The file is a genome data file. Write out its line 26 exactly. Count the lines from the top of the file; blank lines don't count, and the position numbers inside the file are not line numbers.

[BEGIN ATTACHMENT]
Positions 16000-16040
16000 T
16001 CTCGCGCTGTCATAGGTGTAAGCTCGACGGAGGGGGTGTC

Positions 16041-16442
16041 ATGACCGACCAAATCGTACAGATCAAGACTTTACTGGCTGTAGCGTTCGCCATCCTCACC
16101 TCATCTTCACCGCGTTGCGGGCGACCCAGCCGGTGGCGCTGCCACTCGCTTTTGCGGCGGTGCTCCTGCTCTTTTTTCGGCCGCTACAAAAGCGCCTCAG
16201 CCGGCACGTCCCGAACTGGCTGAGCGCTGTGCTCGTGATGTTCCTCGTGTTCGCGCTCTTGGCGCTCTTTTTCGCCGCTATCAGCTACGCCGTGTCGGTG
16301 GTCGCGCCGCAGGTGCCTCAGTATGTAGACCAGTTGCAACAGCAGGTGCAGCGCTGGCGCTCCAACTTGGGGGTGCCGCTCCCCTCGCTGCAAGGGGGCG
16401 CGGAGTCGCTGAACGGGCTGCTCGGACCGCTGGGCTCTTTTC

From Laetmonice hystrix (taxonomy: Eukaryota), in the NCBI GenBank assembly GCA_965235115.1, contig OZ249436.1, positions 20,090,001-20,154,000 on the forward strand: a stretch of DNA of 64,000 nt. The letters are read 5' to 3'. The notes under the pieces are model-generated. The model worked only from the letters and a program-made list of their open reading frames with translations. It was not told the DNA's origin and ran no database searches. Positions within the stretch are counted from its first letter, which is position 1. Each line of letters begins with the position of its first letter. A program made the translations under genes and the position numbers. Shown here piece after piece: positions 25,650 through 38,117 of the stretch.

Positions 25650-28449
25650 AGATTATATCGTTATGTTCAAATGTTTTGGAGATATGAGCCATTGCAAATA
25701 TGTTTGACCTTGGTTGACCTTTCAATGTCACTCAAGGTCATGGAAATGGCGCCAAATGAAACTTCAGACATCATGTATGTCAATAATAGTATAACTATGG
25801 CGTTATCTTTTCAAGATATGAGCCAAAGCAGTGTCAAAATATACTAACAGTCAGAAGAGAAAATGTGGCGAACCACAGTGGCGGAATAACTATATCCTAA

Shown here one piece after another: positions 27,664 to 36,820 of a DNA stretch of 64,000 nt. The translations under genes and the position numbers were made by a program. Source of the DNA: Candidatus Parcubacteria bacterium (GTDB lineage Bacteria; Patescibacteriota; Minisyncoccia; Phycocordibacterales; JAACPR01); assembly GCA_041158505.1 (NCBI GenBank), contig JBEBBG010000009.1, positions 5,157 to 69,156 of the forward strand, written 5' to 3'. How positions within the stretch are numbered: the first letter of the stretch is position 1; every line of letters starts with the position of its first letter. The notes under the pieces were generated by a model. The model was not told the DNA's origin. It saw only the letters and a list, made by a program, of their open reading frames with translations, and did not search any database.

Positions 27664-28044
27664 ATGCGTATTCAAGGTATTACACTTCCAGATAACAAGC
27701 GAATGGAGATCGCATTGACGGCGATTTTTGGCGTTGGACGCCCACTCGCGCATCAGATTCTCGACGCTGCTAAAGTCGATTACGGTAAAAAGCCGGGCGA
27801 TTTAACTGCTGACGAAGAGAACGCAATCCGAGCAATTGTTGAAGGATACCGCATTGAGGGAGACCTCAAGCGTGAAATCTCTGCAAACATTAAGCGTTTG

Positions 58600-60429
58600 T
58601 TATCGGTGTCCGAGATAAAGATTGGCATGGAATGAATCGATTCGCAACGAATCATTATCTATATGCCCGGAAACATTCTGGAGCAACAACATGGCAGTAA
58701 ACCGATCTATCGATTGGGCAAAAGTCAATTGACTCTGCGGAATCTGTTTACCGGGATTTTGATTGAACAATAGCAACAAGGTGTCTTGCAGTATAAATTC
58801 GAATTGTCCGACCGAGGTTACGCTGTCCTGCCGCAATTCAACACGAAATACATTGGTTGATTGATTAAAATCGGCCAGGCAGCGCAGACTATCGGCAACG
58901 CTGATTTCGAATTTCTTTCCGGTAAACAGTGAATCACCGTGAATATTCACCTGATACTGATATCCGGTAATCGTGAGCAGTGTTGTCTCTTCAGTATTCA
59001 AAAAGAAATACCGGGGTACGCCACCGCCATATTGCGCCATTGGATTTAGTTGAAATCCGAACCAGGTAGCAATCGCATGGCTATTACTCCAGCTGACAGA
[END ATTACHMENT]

59001 AAAAGAAATACCGGGGTACGCCACCGCCATATTGCGCCATTGGATTTAGTTGAAATCCGAACCAGGTAGCAATCGCATGGCTATTACTCCAGCTGACAGA